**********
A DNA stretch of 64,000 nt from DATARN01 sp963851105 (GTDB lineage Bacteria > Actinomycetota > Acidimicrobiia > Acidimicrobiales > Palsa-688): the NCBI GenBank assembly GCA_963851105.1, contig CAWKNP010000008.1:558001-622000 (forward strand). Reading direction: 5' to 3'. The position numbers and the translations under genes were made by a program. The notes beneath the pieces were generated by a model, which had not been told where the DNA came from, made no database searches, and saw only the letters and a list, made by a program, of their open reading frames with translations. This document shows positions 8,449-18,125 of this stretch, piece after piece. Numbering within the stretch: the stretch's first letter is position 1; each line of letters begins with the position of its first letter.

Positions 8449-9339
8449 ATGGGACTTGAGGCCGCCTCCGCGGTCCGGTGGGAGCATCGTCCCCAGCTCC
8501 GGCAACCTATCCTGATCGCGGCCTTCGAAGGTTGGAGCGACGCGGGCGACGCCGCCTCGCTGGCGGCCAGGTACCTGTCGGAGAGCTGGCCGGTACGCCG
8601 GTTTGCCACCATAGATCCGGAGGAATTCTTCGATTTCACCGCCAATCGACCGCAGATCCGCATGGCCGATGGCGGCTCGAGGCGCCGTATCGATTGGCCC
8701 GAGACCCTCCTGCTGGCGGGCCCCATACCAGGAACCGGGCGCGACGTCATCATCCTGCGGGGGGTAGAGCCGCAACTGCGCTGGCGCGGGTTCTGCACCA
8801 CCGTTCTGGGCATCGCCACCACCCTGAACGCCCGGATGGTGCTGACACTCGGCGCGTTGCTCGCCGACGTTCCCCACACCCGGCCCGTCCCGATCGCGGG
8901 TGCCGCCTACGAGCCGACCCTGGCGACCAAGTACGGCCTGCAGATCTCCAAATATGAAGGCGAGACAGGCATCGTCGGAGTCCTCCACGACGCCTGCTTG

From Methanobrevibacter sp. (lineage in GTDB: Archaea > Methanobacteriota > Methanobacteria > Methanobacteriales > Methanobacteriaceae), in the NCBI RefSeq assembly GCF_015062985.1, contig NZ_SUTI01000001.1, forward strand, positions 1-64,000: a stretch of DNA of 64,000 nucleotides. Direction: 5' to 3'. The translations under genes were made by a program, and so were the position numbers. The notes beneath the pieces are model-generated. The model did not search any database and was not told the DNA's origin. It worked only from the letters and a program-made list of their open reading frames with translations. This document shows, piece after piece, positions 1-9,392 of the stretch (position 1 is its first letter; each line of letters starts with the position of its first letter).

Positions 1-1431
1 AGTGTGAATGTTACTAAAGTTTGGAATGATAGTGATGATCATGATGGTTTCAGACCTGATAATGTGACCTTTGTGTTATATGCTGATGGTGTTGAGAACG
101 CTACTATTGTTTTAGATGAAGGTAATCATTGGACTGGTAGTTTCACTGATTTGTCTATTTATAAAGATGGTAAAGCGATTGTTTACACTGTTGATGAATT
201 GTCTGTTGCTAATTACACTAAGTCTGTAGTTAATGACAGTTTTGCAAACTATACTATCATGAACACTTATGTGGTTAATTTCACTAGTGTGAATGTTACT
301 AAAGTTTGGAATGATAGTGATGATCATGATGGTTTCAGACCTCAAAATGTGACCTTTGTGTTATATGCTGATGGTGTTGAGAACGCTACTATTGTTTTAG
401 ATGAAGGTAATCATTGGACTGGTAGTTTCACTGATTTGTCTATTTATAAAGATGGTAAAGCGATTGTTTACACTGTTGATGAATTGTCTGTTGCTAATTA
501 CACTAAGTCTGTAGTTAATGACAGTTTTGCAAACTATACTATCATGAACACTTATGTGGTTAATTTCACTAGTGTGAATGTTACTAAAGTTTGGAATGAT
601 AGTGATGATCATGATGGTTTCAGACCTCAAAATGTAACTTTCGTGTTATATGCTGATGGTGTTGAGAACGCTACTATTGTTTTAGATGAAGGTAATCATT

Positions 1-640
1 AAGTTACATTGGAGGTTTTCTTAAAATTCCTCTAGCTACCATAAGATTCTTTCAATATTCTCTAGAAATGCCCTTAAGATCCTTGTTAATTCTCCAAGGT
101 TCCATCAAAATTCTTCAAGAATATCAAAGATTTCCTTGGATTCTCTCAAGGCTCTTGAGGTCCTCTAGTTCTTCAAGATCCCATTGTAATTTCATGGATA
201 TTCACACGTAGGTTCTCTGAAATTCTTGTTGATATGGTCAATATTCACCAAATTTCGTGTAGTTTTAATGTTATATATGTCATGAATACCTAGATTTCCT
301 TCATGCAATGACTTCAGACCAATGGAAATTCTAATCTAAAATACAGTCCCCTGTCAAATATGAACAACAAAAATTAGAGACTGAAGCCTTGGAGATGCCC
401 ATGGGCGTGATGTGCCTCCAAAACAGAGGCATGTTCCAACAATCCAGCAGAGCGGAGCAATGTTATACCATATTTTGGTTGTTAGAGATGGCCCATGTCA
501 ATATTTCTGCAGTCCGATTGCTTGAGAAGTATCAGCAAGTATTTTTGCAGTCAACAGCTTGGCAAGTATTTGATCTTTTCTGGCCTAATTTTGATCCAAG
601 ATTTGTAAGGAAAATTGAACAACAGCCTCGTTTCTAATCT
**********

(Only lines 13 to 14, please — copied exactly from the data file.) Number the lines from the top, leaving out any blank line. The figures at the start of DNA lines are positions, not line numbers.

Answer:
201 GTCTGTTGCTAATTACACTAAGTCTGTAGTTAATGACAGTTTTGCAAACTATACTATCATGAACACTTATGTGGTTAATTTCACTAGTGTGAATGTTACT
301 AAAGTTTGGAATGATAGTGATGATCATGATGGTTTCAGACCTCAAAATGTGACCTTTGTGTTATATGCTGATGGTGTTGAGAACGCTACTATTGTTTTAG